The Committee recommended only: (1) "that the Board instruct management to submit to the Board at an early date its plans to prevent a recurrence of the problems that have occurred," and (2) that GTE urge the United States Government to "mount a major political and diplomatic effort to formulate and enforce a common code of ethical standards for the conduct of international business." Audit Committee Report, at 30-31.
After the Audit Committee's report had been distributed to the GTE shareholders, three separate derivative suits were filed in different courts. The first of these was brought by Elias Auerbach, a GTE stockholder, against the same defendants as are named in the instant litigation. Auerbach's suit, which was filed in the Supreme Court of New York in Westchester County on March 16, 1976, alleged that the illegal payments constituted a waste of GTE's assets and that the defendants, by permitting such payments, had breached their fiduciary duties to the corporation. Two weeks later, Ralph Limmer filed another shareholder's derivative suit in the United States District Court for the Southern District of New York, charging that Warner, Brophy, Douglas, and Bennett had violated §§ 13(a) and 14(a) of the 1934 Act and had breached their fiduciary duties to the shareholders. Arthur Andersen was not made a defendant in that action. Finally, on June 18, 1976, Cramer commenced the present suit in the United States District Court for the Eastern District of Pennsylvania.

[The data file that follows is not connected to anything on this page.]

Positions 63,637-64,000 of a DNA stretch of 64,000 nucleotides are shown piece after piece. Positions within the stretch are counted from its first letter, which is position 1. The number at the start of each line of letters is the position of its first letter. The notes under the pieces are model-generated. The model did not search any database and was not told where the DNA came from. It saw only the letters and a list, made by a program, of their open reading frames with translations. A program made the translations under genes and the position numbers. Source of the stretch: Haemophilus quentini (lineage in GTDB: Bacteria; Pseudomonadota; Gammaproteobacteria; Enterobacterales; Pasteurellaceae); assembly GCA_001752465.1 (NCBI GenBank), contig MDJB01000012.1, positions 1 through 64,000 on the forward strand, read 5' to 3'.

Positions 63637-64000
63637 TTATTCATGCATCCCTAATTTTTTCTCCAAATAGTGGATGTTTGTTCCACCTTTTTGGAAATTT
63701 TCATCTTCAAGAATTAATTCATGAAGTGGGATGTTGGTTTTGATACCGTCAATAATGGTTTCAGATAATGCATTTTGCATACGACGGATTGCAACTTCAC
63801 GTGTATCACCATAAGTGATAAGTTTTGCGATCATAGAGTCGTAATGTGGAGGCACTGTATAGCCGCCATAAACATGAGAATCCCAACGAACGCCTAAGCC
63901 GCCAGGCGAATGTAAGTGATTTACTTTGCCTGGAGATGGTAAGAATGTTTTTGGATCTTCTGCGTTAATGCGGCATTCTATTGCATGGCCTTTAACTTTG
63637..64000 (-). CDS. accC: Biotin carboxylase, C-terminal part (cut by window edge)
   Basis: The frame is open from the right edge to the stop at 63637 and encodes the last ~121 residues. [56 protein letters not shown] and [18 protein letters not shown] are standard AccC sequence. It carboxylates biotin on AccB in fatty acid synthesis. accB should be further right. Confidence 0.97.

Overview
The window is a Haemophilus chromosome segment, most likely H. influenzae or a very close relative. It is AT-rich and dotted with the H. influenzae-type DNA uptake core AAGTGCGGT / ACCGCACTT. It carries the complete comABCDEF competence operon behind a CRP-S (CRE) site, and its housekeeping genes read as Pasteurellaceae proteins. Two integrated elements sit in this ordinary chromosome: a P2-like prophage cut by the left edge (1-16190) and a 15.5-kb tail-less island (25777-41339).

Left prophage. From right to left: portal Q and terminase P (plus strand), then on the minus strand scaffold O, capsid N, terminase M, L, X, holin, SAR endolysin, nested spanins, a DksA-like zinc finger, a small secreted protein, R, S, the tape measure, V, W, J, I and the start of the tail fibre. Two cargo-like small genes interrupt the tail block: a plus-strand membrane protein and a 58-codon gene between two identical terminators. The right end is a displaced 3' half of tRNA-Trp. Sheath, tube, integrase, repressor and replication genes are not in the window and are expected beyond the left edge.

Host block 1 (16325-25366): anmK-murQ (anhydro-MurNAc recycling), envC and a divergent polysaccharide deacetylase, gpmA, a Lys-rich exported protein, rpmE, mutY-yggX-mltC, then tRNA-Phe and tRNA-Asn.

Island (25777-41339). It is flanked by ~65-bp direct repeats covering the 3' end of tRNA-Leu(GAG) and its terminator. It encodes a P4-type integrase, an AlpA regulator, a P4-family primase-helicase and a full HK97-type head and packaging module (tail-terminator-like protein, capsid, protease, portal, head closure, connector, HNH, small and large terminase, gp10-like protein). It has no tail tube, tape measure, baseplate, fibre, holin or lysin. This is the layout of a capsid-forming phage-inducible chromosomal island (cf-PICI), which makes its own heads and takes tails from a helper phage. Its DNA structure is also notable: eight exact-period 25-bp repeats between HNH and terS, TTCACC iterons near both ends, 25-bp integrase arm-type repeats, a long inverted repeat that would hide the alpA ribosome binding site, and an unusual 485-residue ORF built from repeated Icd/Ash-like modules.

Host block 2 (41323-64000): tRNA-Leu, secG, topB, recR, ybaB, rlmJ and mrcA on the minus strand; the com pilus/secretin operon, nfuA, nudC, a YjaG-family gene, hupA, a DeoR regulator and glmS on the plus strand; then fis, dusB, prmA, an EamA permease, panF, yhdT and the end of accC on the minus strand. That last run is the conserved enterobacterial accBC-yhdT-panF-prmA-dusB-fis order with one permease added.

Cramer did not, before filing this suit, make a demand upon the GTE directors to institute the litigation. See Fed.R.Civ.P. 23.1. In paragraph 13 of his complaint, he alleges that such a demand would have been futile since the Audit Committee had not recommended litigation against the directors and since, in his opinion, the individual defendants dominated the Board of Directors.
On April 21, 1976, after the Auerbach and Limmer actions had been filed but before the instant action had been commenced, GTE's Board of Directors resolved to create a Special Litigation Committee to assess GTE's position with respect to the shareholders' derivative suits. After Cramer had filed the instant lawsuit, the Board authorized the Committee to examine that suit too. The Committee consisted of three outside directors who had not been members of the Board of Directors at the time the events described in the Audit Committee's report occurred. Chief Judge Charles S. Desmond, now retired from the New York Court of Appeals, served as Special Counsel to the Committee.